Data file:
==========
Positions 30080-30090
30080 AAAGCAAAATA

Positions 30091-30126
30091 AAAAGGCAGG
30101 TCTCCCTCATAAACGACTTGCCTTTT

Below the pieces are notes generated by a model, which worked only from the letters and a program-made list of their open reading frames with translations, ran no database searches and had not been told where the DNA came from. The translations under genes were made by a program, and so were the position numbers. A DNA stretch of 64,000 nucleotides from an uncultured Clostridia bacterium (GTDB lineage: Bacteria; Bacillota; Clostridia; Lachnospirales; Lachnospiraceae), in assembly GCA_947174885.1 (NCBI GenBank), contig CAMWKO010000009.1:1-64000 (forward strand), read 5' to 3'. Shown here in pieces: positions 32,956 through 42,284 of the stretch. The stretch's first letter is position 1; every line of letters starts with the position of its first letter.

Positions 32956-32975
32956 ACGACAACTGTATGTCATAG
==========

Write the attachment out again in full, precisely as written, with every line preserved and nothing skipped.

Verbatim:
Positions 30080-30090
30080 AAAGCAAAATA

Positions 30091-30126
30091 AAAAGGCAGG
30101 TCTCCCTCATAAACGACTTGCCTTTT

Below the pieces are notes generated by a model, which worked only from the letters and a program-made list of their open reading frames with translations, ran no database searches and had not been told where the DNA came from. The translations under genes were made by a program, and so were the position numbers. A DNA stretch of 64,000 nucleotides from an uncultured Clostridia bacterium (GTDB lineage: Bacteria; Bacillota; Clostridia; Lachnospirales; Lachnospiraceae), in assembly GCA_947174885.1 (NCBI GenBank), contig CAMWKO010000009.1:1-64000 (forward strand), read 5' to 3'. Shown here in pieces: positions 32,956 through 42,284 of the stretch. The stretch's first letter is position 1; every line of letters starts with the position of its first letter.

Positions 32956-32975
32956 ACGACAACTGTATGTCATAG